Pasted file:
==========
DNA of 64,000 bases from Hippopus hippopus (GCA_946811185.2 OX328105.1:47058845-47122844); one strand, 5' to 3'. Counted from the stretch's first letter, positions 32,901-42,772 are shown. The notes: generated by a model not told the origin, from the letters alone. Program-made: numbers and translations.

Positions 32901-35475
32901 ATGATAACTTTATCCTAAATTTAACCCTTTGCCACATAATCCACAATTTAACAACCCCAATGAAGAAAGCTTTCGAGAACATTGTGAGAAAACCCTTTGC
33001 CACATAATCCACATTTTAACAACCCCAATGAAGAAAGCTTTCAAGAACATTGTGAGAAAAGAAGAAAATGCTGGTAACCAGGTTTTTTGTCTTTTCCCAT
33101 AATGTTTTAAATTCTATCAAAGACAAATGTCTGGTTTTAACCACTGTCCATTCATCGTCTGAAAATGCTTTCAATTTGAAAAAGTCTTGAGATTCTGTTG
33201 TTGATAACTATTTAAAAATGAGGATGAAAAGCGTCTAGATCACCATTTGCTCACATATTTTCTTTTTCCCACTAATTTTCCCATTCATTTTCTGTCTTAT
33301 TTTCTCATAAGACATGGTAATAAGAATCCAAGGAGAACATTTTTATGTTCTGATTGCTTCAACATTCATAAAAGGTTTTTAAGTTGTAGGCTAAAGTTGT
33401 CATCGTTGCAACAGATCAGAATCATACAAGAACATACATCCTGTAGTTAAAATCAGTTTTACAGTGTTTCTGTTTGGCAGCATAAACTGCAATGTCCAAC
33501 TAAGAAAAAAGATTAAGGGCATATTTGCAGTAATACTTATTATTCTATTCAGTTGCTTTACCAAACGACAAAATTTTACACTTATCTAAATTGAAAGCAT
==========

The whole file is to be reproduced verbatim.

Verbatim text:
DNA of 64,000 bases from Hippopus hippopus (GCA_946811185.2 OX328105.1:47058845-47122844); one strand, 5' to 3'. Counted from the stretch's first letter, positions 32,901-42,772 are shown. The notes: generated by a model not told the origin, from the letters alone. Program-made: numbers and translations.

Positions 32901-35475
32901 ATGATAACTTTATCCTAAATTTAACCCTTTGCCACATAATCCACAATTTAACAACCCCAATGAAGAAAGCTTTCGAGAACATTGTGAGAAAACCCTTTGC
33001 CACATAATCCACATTTTAACAACCCCAATGAAGAAAGCTTTCAAGAACATTGTGAGAAAAGAAGAAAATGCTGGTAACCAGGTTTTTTGTCTTTTCCCAT
33101 AATGTTTTAAATTCTATCAAAGACAAATGTCTGGTTTTAACCACTGTCCATTCATCGTCTGAAAATGCTTTCAATTTGAAAAAGTCTTGAGATTCTGTTG
33201 TTGATAACTATTTAAAAATGAGGATGAAAAGCGTCTAGATCACCATTTGCTCACATATTTTCTTTTTCCCACTAATTTTCCCATTCATTTTCTGTCTTAT
33301 TTTCTCATAAGACATGGTAATAAGAATCCAAGGAGAACATTTTTATGTTCTGATTGCTTCAACATTCATAAAAGGTTTTTAAGTTGTAGGCTAAAGTTGT
33401 CATCGTTGCAACAGATCAGAATCATACAAGAACATACATCCTGTAGTTAAAATCAGTTTTACAGTGTTTCTGTTTGGCAGCATAAACTGCAATGTCCAAC
33501 TAAGAAAAAAGATTAAGGGCATATTTGCAGTAATACTTATTATTCTATTCAGTTGCTTTACCAAACGACAAAATTTTACACTTATCTAAATTGAAAGCAT